A nursing student was slapped with a parking ticket after stopping to help a collapsed pensioner – for just three minutes.
Kind Henry Redmond, 22, was forced to pull over onto double yellow lines when he saw the elderly woman face down after suffering a nasty fall.
But he says he was then unfairly punished for going to the casualty’s aid by a heartless traffic warden who carried on issuing the #35 fine instead of coming over to help.
He said: “As a student, I am bound to The Nursing and Midwifery Council’s code which says I have to be a credit to my profession and must help if I see the public in need.
“The lady was lying flat on her face and I honestly thought she had passed out or had suffered a cardiac arrest so my immediate response was to jump out and help her.
“By the time I got to her she had started to sit up on the kerb and I noticed she had a black eye.”
Henry was driving in his home city of Plymouth, Devon, and says he was forced to park on double yellow lines because the loading bay on the street was occupied.
The lady, believed to be in her 80s, then insisted that she was fine and wanted to go home to her husband.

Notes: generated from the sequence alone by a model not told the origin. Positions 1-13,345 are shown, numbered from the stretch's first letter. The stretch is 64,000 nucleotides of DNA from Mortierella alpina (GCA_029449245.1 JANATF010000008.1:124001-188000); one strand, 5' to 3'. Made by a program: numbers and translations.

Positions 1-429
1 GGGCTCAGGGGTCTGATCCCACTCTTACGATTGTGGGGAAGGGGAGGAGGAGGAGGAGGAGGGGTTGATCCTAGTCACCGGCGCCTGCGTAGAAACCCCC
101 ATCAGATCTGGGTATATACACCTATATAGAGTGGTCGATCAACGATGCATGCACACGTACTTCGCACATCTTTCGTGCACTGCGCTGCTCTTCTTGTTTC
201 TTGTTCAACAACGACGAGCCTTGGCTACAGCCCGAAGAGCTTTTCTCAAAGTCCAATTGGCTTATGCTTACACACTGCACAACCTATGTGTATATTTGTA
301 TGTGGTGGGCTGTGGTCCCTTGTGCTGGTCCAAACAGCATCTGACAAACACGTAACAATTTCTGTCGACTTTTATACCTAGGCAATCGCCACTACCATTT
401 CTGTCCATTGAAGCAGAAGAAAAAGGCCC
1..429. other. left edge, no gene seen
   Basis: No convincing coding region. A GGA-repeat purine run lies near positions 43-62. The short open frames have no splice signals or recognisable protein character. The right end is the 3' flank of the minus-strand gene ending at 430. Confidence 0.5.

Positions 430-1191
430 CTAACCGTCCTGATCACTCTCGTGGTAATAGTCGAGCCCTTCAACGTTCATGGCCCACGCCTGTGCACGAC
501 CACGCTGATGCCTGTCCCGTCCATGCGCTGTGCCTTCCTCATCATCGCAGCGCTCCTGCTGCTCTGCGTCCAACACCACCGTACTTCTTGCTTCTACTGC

Henry said: “I was less than 10 meters from the car with my back to it but in full view of the road assisting the lady.
“The warden would have clearly seen me helping her.
“Instead of offering his assistance or even checking I owned the vehicle he slapped on a ticket and continued on his way.”
Henry now has to make the choice between paying the fine, affording petrol or purchasing a week’s worth of shopping as he only receives #1.17 hourly with his bursary.
If he fails to pay the fine within 14 days, it will increase to #70.
He said: “I need petrol to get to visit patients at their homes and if I pay the fine I will not be able to do this- unless I don’t eat for a week.
“I am a public servant and theoretically so are council officers- we are one the same side.”
Plymouth City Council said they had rejected an informal appeal and urged Henry to gather more evidence. He has now issued an appeal to the elderly woman or any of her relatives to contact him to help with his appeal.
A council spokesman said: “The Penalty Charge Notice was issued by one of our officers who came across the car parked in a ‘no loading/ no waiting area’ .
“The officer observed the vehicle for two minutes and as there was no discretionary observation period for vehicles parked in a no waiting area, issued the PCN.
“We have spoken to the officer who was not aware of the incident or that the driver was helping a member of the public at the time.
“There was nothing to suggest the driver had left in an emergency; there was no hazard warning lights or any other clues. As the officer did not see this episode, he had no reason to not issue it.
“This gentleman made an informal challenge but this has been declined as it does not meet the strict criteria for the cancellation of the ticket.
“He is welcome to make formal representations through the appeals process but we would strongly suggest he provides as much as evidence as possible to support his appeal.”